Will the Oscars Have a Host for 2021? ABC Exec Weighs In (Exclusive)

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After the Oscars went without a host for the second straight year, will they ever consider going back to an emcee?

"I think the producers... have done the best possible version of the hostless Oscars," Robert Mills, ABC's Senior Vice President of Alternative Series, Specials and Late-Night Programming, told ET's Lauren Zima over the phone on Monday. "Going forward, you'll look at if you can get the right host, that would be great. If not, there is a way to do it hostless. It's great having a host."

The ABC executive noted that if the Academy decided to revert back to a traditional host for the 2021 awards ceremony, they would have to consider booking them sooner rather than later -- though he remained noncommittal on whether there was a preference for a host or not moving forward.

"What you need to know now and what the Golden Globes are starting to do is try and book it early. Announcing Tina [Fey] and Amy [Poehler] a year ahead is really how you can ensure getting a host because people are really busy now," Mills said, referring to the Jan. 11 announcement.

Mills admitted that anyone tasked with leading the Oscars, arguably Hollywood's biggest night, is faced with a monumental task and any skeletons in their closet -- whether it be an ill-advised tweet or controversies from the distant past -- could resurface and put them in hot water.

"It is hard for any host. When Chris Rock and Steve Martin were joking why there isn't a host, it's Twitter and everybody's got tweets in the background [but] it's also Twitter because you're immediately judged. For a lot of people, who needs that? 'I'm getting judged five seconds out of that,'" Mills acknowledged. 

"Obviously, what I thought the producers again this year that was really smart was they had a good mix of really good musical performances," he continued. "I don't think we'll ever forget Cynthia Erivo or seeing Elton [John] or the international Elsas and making sure you did have those comedy bits with Steve and Chris, Kristen [Wiig] and Maya [Rudolph], and Will [Ferrell] and Julia [Louis-Dreyfus]. You definitely got the comedy and the music that a host brings to the show. And the surprise factor. A little bit of everything, which paved the way with Parasite. It was a great, great night."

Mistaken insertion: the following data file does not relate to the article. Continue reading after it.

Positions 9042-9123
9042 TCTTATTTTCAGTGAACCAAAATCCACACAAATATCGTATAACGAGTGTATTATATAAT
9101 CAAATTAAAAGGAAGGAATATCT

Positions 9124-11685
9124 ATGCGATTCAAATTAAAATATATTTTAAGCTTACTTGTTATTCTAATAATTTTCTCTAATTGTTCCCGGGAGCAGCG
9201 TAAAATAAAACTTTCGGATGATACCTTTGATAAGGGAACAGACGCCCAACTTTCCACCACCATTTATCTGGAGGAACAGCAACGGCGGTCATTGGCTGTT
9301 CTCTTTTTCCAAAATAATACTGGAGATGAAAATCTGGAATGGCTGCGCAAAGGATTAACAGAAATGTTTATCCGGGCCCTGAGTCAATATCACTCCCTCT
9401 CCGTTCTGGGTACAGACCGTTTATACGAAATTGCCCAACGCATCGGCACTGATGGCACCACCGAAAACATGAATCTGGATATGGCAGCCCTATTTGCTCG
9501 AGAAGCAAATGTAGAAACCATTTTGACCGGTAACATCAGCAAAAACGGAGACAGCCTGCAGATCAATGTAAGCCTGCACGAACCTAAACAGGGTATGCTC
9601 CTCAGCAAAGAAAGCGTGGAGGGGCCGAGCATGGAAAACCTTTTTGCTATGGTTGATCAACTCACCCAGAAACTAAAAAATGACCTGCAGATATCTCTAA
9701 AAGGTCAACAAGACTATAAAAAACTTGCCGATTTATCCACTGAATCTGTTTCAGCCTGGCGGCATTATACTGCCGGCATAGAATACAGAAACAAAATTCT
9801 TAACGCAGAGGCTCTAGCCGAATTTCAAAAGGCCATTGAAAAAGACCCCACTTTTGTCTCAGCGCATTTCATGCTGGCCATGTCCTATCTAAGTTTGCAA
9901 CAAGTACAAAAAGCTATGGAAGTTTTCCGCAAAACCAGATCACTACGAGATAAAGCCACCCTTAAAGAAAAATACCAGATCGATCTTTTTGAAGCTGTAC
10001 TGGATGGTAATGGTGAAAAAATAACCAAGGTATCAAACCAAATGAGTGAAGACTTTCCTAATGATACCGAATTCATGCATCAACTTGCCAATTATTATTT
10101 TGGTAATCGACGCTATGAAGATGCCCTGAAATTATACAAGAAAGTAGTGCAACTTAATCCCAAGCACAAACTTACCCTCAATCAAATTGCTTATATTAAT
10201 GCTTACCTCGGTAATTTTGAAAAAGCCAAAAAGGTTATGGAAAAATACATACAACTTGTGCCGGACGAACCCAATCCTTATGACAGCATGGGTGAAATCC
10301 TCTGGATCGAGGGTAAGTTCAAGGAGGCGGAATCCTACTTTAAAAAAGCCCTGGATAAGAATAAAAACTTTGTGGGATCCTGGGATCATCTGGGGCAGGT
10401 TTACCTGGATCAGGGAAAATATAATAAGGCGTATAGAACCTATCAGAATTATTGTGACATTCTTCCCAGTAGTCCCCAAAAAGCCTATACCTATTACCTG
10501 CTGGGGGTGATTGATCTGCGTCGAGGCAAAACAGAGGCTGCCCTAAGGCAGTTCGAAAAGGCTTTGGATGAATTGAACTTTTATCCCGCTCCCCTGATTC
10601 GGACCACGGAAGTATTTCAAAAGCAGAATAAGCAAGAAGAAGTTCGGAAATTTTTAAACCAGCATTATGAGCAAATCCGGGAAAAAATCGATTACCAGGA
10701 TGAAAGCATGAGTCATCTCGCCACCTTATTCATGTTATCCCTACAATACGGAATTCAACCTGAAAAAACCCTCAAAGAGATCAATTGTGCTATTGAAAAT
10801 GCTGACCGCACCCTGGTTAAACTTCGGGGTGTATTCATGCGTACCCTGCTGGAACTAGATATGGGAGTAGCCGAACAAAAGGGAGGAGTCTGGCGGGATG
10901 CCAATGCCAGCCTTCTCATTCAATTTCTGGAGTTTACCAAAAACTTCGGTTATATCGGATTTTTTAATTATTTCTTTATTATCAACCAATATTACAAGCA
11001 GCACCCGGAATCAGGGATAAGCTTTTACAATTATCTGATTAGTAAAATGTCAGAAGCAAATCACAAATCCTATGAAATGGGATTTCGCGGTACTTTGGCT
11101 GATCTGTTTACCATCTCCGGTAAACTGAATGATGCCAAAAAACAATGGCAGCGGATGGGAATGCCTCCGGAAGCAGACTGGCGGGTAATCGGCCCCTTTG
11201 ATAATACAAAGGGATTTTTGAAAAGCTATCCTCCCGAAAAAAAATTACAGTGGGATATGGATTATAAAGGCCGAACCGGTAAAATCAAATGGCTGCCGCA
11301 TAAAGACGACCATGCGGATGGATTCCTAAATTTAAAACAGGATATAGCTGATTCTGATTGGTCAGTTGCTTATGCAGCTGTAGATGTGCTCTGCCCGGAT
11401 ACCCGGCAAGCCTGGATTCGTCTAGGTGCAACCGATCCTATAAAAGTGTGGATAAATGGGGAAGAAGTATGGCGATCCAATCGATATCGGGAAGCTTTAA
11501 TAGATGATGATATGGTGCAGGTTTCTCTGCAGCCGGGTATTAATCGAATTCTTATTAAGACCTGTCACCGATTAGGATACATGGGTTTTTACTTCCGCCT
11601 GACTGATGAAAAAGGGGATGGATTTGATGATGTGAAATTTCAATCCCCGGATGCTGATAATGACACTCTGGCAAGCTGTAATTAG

The Oscars went hostless last year for the first time since 1989 following Kevin Hart's now-infamous Twitter scandal and the ensuing backlash, and the 2019 ceremony was something of a mixed bag. The night was jam-packed with top-notch presenters and hilariously bizarre comedic moments, along with a fair share of awkward transitions and seeming confusion as producers tried to fill the gaps between awards.

Hart issued a mea culpa of sorts in his six-part Netflix documentary series, Kevin Hart: Don't F**k This Up, admitting that his frustration with being labeled homophobic led to short-tempered responses, which only increased the backlash against him.

"What I thought it was it wasn't, and my approach to dealing with it because of the assumption that I had is just wrong," Hart said in the docuseries, noting that he realized that he "missed an opportunity" after further reflection and conversations with friends and team members. "I missed an opportunity to say simply that I don't condone any type of violence in any way, shape or form to anyone for being who they are. I f**ked up.... Instead, I said, 'I addressed it.' I said, 'I apologized.' I said, 'I talked about this already.' I was just immature."

This year, the Oscars continued with the hostless tradition, opening with a musical number by Janelle Monae and featuring paired comedians like Martin and Rock, Wiig and Rudolph, as well as Ferrell and Louis-Dreyfus, along with performances by the Original Song nominees and a surprise performance from 2003 Oscar winner Eminem.

Jimmy Kimmel was the last person to host the Oscars in 2018. Afterward, the late-night host -- who also hosted the year before in 2017 -- vowed he would never return to host the awards show again, telling reporters at the 2019 summer Television Critics Association press tour that it is a "no-win" gig.

"I hosted the Oscars twice and I think that’s enough," Kimmel said last August. "It’s a no-win, very difficult job. Even when it seems like it was great, you go home and find out some people didn’t think it was great. For someone like me who cares what people think, it’s kind of a f**king nightmare."

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